Quantitative UX research is most commonly applied when you already have a working product and are trying to evaluate its usability. It can also be very effective at uncovering the answers to broad, high-level questions through statistical analysis to either validate or disprove your hypothesis.
Qualitative research methods—which may be behavioral or attitudinal, moderated or unmoderated, remote or in-person—can be further categorized into five different types.
Some kinds of qualitative research (like grounded theory) are infrequently utilized in a UX research context. They’re more commonly used by researchers in the fields of sociology, anthropology, and other social sciences from which they originated. But that’s not to say you couldn’t use grounded theory for UX research, if a problem called for it.
In ethnographic research methods, researchers observe user behavior in participants’ natural environment. This approach is a powerful way to understand context, observe real-world product use, and gain deep cultural insights about participants’ day-to-day lives.
Humans are wired for story, which is why narrative research often packs an outsized punch. In this approach, researchers run in-depth interviews with a very small number of participants in order to create a cohesive narrative that reveals themes and patterns.
Phenomenology uses a combination of interviews, observation, documentation, video recordings, etc. to help researchers understand the what, how, and why behind a particular phenomenon or event. This method helps describe and interpret lived experiences, which in turn helps uncover participants’ perceptions and motivations.
While phenomenology aims to describe an event, grounded theory aims to explain why an event happens, by uncovering the social and psychological processes behind it. This is typically done through a combination of user interviews with 20 to 60 participants and in-depth document research.
The purpose of the case study is to relate, in detail, a real example of a specific type of experience. The nature of a case study can be either explanatory or exploratory, but the aim in either case is to gain access to deep understanding of how things happen in the real world.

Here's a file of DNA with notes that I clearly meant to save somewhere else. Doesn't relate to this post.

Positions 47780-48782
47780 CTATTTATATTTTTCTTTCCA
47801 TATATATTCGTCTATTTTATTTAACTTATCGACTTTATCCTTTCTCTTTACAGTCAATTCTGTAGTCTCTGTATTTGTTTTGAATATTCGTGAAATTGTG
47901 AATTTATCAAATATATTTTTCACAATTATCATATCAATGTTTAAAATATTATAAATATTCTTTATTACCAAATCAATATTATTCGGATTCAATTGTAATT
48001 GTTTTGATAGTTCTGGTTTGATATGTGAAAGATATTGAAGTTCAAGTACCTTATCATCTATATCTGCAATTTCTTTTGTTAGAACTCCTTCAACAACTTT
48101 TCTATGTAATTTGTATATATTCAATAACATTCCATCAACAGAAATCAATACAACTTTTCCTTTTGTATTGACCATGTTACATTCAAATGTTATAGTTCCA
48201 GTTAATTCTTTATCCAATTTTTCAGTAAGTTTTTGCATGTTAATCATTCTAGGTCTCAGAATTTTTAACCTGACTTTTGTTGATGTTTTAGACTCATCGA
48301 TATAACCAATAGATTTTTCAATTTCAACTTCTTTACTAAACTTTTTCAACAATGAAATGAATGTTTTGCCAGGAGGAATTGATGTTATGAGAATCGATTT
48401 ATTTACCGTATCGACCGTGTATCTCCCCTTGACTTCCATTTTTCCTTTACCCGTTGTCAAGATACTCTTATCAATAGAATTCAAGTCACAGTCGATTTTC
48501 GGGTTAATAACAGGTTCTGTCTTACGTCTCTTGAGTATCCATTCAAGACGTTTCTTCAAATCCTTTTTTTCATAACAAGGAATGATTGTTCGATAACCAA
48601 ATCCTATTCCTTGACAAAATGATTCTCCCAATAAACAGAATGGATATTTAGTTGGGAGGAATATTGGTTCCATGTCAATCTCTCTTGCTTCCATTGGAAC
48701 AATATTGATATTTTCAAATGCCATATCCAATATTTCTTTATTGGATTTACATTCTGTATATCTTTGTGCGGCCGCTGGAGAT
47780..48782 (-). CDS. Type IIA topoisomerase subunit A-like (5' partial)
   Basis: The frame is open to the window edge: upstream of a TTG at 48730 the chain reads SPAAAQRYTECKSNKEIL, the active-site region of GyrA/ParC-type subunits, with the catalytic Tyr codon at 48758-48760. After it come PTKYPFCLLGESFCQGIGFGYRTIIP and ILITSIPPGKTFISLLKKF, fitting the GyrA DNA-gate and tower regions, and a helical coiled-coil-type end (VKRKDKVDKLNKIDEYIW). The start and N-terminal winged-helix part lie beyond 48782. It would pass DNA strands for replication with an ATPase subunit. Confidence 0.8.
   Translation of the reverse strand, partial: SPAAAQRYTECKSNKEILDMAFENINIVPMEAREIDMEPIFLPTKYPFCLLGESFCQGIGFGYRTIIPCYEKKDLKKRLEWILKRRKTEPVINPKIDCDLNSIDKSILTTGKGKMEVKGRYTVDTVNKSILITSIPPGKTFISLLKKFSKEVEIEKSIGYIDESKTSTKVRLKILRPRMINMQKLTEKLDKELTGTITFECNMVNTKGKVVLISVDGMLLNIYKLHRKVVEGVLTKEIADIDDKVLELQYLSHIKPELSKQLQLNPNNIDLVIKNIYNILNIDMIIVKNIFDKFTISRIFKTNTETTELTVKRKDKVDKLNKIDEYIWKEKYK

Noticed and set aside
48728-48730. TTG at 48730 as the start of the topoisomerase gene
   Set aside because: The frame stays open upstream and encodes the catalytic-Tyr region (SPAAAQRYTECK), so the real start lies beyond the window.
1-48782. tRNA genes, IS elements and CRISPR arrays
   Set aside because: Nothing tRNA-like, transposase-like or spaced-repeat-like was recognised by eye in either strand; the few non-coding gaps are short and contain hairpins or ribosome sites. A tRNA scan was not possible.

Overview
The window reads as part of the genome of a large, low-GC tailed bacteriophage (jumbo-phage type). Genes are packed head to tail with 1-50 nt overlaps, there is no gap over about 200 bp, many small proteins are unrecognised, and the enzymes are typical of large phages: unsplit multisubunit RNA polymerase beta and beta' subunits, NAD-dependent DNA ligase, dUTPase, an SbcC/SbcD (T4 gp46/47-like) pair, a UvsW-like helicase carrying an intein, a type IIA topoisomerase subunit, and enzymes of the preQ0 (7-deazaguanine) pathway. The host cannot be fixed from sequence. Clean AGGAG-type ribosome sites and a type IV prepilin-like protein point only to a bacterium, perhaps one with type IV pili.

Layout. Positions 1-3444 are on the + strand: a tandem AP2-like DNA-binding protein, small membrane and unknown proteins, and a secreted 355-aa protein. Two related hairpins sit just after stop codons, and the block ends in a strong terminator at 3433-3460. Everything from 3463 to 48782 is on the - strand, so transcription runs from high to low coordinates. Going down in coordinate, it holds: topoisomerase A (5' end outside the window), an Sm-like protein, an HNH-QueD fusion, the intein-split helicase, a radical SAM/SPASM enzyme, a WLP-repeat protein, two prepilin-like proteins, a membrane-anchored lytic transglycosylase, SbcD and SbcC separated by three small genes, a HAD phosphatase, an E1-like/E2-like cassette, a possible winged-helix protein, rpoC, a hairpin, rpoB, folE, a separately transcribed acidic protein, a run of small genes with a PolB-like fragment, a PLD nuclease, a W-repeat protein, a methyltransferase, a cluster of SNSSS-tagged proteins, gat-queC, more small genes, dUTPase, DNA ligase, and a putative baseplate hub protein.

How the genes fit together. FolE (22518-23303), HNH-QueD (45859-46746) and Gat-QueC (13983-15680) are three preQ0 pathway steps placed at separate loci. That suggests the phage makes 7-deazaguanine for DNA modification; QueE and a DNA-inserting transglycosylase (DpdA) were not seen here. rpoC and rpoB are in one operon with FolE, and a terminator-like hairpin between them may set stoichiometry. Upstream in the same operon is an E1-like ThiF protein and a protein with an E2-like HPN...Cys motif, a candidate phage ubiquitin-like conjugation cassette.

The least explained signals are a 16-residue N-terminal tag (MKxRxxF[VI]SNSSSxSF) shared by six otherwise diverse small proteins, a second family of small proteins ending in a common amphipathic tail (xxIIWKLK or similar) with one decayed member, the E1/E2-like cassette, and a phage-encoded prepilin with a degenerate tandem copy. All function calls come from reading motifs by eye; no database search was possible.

As with qualitative research, quantitative methods can be broken down into categories—which type of quantitative approach is most appropriate depends on the nature of the issue you are researching, the type of information you are after, and the study protocols involved.
The following decision tree illustrates the process:
Descriptive research uses a wide variety of methods to identify the characteristics and frequency of a study topic while also looking at associated trends and categories. It relies on observation and measurement to deliver insights into the what, where, when and how something happens.
Correlational research looks at how two or more variables that are similar and interdependent relate to each other. This type of research uses mathematical analysis to show how each variable affects the other. Results are often presented using diagrams or statistics.
This type of research looks at the cause-and-effect relationship between two variables—one dependent and one independent—that are not related to each other.
Used to verify an argument, experimental research takes a theoretical approach that focuses on a theory and then helps researchers identify whether a given statement is right or wrong.
Quality research—whether it’s qualitative or quantitative—requires quality participants. But the challenges of recruiting are different depending on which research methods you’re using.
In quantitative research, you start with a large ‘population’—the entire group you want to study—and then you create a ‘sample,’ which is a subset of the specific individuals who will participate in the study. This process is often called ‘sampling.’ For this to work, you need two things: 1) a large sample size, and 2) a solid sampling design that guarantees a random sample, which is critical to ensure truly accurate results.